Chief events in New York April 18-20 are a speech at the United Nations, an ecumenical meeting, Masses at St. Patrick's Cathedral and at Yankee Stadium, a meeting with seminarians and youths and a visit to Ground Zero, the site in lower Manhattan where the twin towers of the World Trade Center were destroyed by terrorists on Sept. 11, 2001.

At a midday press conference Nov. 12 and speaking informally to reporters before and after it, Archbishop Wuerl said that in visiting the nation's capital "the Holy Father is attempting to speak to the Church throughout the United States."

He said that when it was first announced last summer that the pope was considering a U.N. visit next spring, "it seemed appropriate to invite him to Washington."

He noted that Washington is the home of the U.S. Conference of Catholic Bishops' national offices, of the Catholic University of America - the bishops' national university - and of the National Shrine.

The fact that the pope would make Washington his first stop "says to me that he sees this as a center representing the entire Church in the United States," he said.

He said the pope's plan to address representatives of Catholic higher education at Catholic University highlights the importance of faith formation and Catholic education in the life of the Church.

The archbishop said preparing for the papal visit "will be a lot of work, but it'll be joyful work, because we'll be welcoming the head of the Church. We'll be welcoming the successor to Peter, and he will come here to say to all of us, 'Be strong in your faith. ... Be a light of the Gospel to this country.'"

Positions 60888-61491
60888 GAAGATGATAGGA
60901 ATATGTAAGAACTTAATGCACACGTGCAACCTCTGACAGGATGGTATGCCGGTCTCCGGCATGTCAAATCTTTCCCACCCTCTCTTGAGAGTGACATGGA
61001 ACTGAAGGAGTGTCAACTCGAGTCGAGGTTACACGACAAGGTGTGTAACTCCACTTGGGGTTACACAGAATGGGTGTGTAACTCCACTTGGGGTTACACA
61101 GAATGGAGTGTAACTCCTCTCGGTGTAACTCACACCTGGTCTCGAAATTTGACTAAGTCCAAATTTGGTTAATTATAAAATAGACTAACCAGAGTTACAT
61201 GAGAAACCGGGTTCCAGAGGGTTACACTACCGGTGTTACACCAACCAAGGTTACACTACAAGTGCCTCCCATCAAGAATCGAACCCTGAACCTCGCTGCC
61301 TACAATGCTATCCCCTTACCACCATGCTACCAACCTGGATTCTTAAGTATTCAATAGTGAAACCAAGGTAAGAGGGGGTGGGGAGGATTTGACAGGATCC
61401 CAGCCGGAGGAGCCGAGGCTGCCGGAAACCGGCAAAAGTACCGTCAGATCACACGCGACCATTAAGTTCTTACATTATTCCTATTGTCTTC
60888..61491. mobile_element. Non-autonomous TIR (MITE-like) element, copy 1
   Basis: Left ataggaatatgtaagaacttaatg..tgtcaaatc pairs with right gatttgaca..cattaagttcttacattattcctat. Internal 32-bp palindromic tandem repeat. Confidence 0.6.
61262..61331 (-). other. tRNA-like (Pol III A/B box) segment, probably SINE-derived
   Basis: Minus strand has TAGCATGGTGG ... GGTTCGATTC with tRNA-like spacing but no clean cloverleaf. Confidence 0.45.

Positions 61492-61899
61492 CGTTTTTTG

"I think the theme that I would reflect on for the archdiocese, and therefore for his visit to the Church, is ... we can make everything new in Christ if we really put our heart into it," he said.

Asked how ticket distribution would be handled for the stadium Mass, Archbishop Wuerl said he didn't know yet.

"I suspect there will be more people who want to see and be with the pope than there are places at the stadium. ... We have to take into account that there will be people coming from all over the country," he said. "They will not see this as a Washington event. They will see it as a national event."

"I think that we have to make sure that people - especially our young people - get a chance to see him," he added. "That's going to take some planning on our part, but I think the principle we want to work from is (that) we want to make sure the coming generation of Catholic young people get a chance to see him."

Since Pope Benedict's election in 2005, a recurring theme of his papacy has been a call to an increasingly secularized Europe to return to its Christian roots.

Archbishop Wuerl said the challenge of secularization will be an important part of the context for the U.S. visit as well.

"That is the context. I believe the context for the Church today is this background, a highly secularized, very here-and-now-focused world," he said. "The task of the Church is to remind us that there's more. It's not by bread alone that we live, there's more. And the 'more' is our relationship with God."